As for surfing… you do remember I used to live 3 blocks from the beach in Hawaii, right? ;)

      1. Mathew I lived on Playa Jiquelite which is South of Magnific Rock hotel, for three months this past winter staying at Villa Jiquelite which is located on the beach directly in front of the best surfing area on Playa Jiquelite and the part of that beach that is referred to as Playa Santana (but warning there are no official road signs identifying Playa Sanatan instead the sign outside Rivas is to Playa Jiquelite as is the turn-off in Los Salinas. Surprised that you refer to the village of Gasacate as Popoyo…the sign entering the village is Gasacate. Yes one can take the so-called short-cut but I encountered more than a few new arrivals who were completely lost. The Los Salinas bus goes on to Gasacate..it takes about another 20 minutes. At certain times of day such as mid-day, the bus is not crowded. Friday afternoon is a guaranted crowded bus. A taxi to Villa Jiquelite from Rivas always cost me $30 but in Rivas on two occasions I was able to find other passengers to share the cost. Your readers should be advised that the reason so many young surfers come to this area is that there are quite a few surf camps or hostels where a bed costs $10 a night and less by the week or month. There are also a few houses to rent..pretty simple local type houses with latrines but cheap and often shared by several surfers. My room at Villa Jiquelite cost $25 a night and was one of a unit of four air conditioned rooms sharing a common bathroom and cheaper rented by the week or month. Surf boards can also be rented at Villa Jiquelite and the meals are excellent..favourite is the large meat hamburger at $5. Popoyo Beach is suited only for the expert surfer..there are great breaks but over a rocky floor so dangerous for a novice. Top hotel as you no doubt know is Magnific Rock with its incredible view from on top of its prominent hilltop location…Popoyo on the right and north and Playa Jiquelite on the South. (My daughter lives on the road to Magnific Rock so I know the area well). New hotels are being built in Guasacate as well as the new Canadian owned hotel just below Magnific Rock right on the beach and as well soon to open a new eco-hotel just past Villa Jiquelite. Several great restaurants all within walking distance of Villa Jiquelite plus several in Guasacate itself (which you call Popoyo).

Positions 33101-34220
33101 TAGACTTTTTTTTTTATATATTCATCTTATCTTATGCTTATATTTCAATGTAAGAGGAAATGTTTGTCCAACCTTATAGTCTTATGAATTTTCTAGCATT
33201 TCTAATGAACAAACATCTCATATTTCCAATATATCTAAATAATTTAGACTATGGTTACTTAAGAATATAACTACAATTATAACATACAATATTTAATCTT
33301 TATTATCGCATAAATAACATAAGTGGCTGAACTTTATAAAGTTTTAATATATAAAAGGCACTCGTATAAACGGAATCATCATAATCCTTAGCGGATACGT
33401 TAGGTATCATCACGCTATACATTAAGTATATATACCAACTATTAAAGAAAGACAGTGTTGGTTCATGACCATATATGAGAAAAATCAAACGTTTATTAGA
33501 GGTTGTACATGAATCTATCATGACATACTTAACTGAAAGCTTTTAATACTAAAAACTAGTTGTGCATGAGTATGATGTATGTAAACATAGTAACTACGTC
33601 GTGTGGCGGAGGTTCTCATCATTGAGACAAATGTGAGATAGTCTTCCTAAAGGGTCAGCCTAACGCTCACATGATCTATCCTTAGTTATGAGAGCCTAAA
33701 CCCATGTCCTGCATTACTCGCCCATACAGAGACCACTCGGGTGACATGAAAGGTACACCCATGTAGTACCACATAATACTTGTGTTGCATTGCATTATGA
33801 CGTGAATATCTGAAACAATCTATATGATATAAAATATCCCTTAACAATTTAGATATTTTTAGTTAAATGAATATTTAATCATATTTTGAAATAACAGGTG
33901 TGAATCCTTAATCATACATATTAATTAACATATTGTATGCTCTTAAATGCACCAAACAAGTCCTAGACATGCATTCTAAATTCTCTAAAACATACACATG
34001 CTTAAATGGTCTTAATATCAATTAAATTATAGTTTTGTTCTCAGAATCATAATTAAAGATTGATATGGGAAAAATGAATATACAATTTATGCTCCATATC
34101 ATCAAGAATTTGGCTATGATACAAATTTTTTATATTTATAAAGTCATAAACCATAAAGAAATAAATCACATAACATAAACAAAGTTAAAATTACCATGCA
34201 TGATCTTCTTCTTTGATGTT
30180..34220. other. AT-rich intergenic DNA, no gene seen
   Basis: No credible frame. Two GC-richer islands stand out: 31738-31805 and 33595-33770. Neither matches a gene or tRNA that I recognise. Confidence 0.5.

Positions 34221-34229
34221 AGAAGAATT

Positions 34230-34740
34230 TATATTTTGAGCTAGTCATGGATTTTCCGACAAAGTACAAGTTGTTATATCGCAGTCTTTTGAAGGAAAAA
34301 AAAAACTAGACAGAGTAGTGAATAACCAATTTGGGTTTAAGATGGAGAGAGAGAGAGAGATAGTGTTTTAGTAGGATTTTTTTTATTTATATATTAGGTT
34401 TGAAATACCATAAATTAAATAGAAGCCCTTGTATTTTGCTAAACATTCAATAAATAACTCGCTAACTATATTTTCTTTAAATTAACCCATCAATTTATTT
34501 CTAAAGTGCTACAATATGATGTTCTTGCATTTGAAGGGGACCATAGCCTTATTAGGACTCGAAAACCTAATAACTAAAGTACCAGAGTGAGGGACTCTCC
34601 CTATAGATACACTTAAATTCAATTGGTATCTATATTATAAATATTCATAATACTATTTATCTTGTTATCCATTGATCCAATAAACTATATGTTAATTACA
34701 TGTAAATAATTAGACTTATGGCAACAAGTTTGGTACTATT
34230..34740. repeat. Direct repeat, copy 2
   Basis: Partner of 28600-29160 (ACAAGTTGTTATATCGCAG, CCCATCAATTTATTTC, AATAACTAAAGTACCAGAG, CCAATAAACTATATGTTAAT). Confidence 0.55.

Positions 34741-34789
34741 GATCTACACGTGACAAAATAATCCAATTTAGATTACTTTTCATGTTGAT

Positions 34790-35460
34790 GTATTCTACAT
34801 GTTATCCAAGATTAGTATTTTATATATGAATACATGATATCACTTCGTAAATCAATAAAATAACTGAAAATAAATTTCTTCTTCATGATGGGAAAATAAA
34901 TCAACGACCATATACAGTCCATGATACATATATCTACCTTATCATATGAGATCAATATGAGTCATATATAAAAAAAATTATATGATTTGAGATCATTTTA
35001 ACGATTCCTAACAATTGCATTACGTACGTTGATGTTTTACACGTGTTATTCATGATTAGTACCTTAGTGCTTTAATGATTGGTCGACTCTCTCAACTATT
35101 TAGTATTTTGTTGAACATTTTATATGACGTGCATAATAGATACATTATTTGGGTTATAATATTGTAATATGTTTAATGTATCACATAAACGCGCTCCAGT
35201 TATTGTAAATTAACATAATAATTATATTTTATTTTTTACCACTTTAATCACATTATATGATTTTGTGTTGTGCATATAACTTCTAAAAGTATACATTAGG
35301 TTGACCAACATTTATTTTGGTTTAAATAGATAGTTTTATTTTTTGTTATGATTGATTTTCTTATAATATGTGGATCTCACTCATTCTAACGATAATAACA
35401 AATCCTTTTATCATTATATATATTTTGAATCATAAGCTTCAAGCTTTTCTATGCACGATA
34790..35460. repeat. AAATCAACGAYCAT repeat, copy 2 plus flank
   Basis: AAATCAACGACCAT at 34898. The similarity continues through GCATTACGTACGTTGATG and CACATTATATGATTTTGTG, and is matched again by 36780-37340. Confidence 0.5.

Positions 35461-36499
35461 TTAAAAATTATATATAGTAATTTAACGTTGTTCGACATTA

1. I should have re-read and checked my spelling the village is GUASACATE.